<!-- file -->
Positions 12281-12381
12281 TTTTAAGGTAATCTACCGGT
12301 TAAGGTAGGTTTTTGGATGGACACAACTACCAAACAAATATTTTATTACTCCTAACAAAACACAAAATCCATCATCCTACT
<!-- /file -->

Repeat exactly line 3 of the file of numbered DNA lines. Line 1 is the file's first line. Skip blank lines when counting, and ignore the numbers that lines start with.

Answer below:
12301 TAAGGTAGGTTTTTGGATGGACACAACTACCAAACAAATATTTTATTACTCCTAACAAAACACAAAATCCATCATCCTACT